Moreover, it’s worth remembering that in addition to “hunger” per se, chronic malnutrition is a significant issue in Afghanistan, with half of all children under five being stunted. WFP has been planning its defences against sudden price hikes since the 2007/08 crisis. It set up a Forward Purchase Facility in 2008 to buy food in advance while market prices are low, which has helped WFP minimize “the impact on our budget”, said Howard.

“This year our Executive Board doubled the amount available under the Forward Purchase Facility, approving the allocation of up to $300 million. WFP’s Executive Director, Ertharin Cousin, told a board meeting on 4 June, ‘The Forward Purchase Facility has served to greatly enhance WFP’s emergency response in places including the Horn of Africa and the Sahel, helping country offices gain, on average, 56 days of supply lead-time and maximizing every dollar used’,” Howard noted.

Why are there spikes?

While you cannot do anything about the weather, economists and food experts like Barrett and Steve Wiggins, development and agriculture expert at the Overseas Development Institute, a UK-based think-tank, said sharp fluctuations in prices are a symptom of a structural problem of low stocks.

“It was pretty inevitable that maize prices would spike if there were a whiff of a harvest failure, since stocks have never been rebuilt to anything like a safe level,” said Wiggins. “Without stocks, almost all the adjustment will have to be by price. A fundamental underlying factor here is the way that maize demand has risen over the last 5 to 10 years, repeatedly blindsiding most expectations. Hence, farmers have been playing catch-up. This might have been the year when mass planting and more intensive production would have finally caught up and allowed stocks to grow, but the weather has intervened.”

FAO’s Abbassian said the problem was that the bulk of global production of the world’s main staple grains relied on a handful of countries. “If climatic or any other exogenous shock affects either of these, then it impacts the global prices and volatility.”

Torero agreed. “We need to have big producers to be able to have a more geographically diversified world portfolio of food. If not, we will keep seeing the problems we have been seeing since 2007.”

Wiggins said while he agreed that the world did “depend heavily on US maize exports”, the range of exporters is, I think, growing”. He cited the growth of Black Sea countries like Kazakhstan and Uzbekistan as producers and exporters of major staples like wheat.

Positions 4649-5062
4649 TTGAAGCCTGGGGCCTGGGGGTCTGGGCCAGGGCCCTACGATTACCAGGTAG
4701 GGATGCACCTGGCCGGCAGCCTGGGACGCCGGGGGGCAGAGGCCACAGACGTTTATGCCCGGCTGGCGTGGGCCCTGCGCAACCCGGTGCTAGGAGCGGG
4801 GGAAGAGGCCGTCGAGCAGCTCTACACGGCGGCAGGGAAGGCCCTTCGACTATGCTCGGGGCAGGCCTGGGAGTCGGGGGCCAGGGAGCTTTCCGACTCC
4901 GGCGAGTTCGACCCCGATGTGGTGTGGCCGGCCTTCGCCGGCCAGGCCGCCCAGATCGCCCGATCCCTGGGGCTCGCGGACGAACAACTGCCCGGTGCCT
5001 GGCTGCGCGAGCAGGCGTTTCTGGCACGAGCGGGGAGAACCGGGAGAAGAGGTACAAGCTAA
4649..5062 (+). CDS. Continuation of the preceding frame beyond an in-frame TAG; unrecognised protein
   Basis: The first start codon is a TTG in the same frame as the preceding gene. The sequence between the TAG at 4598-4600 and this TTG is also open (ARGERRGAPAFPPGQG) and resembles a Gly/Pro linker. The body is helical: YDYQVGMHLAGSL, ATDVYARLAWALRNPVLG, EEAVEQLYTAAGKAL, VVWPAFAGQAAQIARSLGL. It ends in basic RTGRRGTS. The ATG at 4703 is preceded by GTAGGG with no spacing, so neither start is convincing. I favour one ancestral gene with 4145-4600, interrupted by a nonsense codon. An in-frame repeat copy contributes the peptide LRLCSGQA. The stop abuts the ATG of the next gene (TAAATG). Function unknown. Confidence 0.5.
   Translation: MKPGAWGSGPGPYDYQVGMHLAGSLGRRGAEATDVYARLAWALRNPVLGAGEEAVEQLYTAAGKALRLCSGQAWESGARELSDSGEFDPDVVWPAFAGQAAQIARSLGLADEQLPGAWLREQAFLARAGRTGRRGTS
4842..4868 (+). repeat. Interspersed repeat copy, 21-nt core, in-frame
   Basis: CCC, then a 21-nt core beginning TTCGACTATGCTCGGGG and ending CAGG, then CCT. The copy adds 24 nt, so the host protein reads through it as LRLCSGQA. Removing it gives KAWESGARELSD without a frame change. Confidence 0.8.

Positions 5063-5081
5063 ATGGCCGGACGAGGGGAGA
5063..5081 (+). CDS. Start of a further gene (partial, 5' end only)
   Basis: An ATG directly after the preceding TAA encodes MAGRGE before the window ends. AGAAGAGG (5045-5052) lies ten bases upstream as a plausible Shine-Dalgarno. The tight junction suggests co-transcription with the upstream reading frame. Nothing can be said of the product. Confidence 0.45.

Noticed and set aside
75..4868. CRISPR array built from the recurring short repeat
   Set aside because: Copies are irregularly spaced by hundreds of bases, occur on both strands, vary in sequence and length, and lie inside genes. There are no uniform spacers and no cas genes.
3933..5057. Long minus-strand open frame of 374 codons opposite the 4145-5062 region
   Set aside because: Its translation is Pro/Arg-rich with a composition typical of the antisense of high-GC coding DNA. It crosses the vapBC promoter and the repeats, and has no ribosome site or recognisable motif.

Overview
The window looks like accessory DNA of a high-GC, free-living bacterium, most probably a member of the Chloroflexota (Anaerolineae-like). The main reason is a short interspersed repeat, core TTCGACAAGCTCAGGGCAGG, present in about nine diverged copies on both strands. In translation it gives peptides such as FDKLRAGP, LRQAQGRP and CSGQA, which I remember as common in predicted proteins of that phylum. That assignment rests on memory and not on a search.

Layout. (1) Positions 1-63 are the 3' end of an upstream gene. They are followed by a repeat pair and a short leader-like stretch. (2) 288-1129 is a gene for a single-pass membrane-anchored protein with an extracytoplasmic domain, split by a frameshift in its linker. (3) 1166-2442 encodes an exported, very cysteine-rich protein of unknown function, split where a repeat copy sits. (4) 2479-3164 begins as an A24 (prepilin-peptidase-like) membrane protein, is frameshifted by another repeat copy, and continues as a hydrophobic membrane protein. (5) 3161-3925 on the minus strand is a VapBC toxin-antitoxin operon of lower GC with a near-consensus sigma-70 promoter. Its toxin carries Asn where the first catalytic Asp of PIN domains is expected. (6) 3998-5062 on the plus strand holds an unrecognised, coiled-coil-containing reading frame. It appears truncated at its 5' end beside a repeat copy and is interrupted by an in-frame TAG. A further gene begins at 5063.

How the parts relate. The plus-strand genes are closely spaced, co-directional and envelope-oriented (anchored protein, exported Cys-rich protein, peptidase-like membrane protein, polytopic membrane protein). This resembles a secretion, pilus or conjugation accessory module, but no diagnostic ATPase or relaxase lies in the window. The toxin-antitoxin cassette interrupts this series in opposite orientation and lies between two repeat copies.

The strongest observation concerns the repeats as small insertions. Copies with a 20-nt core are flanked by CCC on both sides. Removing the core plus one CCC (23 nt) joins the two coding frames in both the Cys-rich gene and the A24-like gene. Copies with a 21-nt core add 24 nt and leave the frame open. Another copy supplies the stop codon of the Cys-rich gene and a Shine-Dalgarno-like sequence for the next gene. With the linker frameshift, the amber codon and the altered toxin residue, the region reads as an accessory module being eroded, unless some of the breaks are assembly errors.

More on food crises
 Why everything costs more?
 How to fix a “broken” supply system
  Is there a crisis?
 Price volatility – causes and consequences
 Sahel Crisis
 Food crisis in-depth
 A question of dignity

These countries are located in a part of the world that is extremely vulnerable to environmental shocks, Abbassian said. The Russian drought in 2010 also affected wheat crops in these countries. This year, poor rains have affected wheat yield in Russia, Kazakhstan and China.

What happened to the weather?

The planting season in the US began on a high note, with favourable weather. Farmers planted more than 39 million hectares of maize, 5 percent more than in 2011, making it the highest acreage under maize in the last 75 years. The third largest soybean crop ever was put in. All planting was completed by May. “The farmers responded to the need to build more stock and they diversified to protect themselves by planting both maize and soybeans,” said Abbassian.

Then record high temperatures and poor rainfall – less than 50 percent of normal precipitation in the corn-belt, a group of Midwestern US states where maize is traditionally grown – wilted most of the standing maize. In the past few weeks, just when the plants needed moisture in the crucial pollination phase, there was little or none. “Irrigating this scale of farms is out of question – we would need to empty an ocean,” said Abbassian.

The USDA announced this week that only 48 percent of crops were in a “good to excellent” condition, down from 72 percent at the beginning of June. This is the worst good to excellent rating since 1988, said the department, when 23 percent of crops were given a good to excellent rating. The USDA cut its projections for maize production to a level that is still the third largest on record, but the lowest since 2003. The projections for soybeans have also been reduced by eight percent – the lowest level since 2003.

Is it climate change?

As levels of man-made greenhouse gas emissions rise in the atmosphere, temperatures are expected to rise and affect rainfall patterns. The first six months of 2012 were the warmest in the US since recordkeeping began in 1895, the US government’s National Oceanic and Atmospheric Administration (NOAA) reported. Temperatures in maize-growing states like South Carolina and Georgia went as high as 45 degrees Celsius in June, setting a possible new record.